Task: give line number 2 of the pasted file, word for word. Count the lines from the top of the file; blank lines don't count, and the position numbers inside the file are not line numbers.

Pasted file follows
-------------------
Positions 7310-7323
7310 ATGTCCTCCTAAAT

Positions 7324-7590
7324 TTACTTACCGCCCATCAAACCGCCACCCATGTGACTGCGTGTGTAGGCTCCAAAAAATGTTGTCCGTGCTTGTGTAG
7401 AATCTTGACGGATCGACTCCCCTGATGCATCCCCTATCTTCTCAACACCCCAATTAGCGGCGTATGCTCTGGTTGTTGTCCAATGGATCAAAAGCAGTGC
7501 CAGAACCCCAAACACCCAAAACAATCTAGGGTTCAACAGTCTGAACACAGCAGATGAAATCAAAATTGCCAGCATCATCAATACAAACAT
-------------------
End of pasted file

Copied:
7310 ATGTCCTCCTAAAT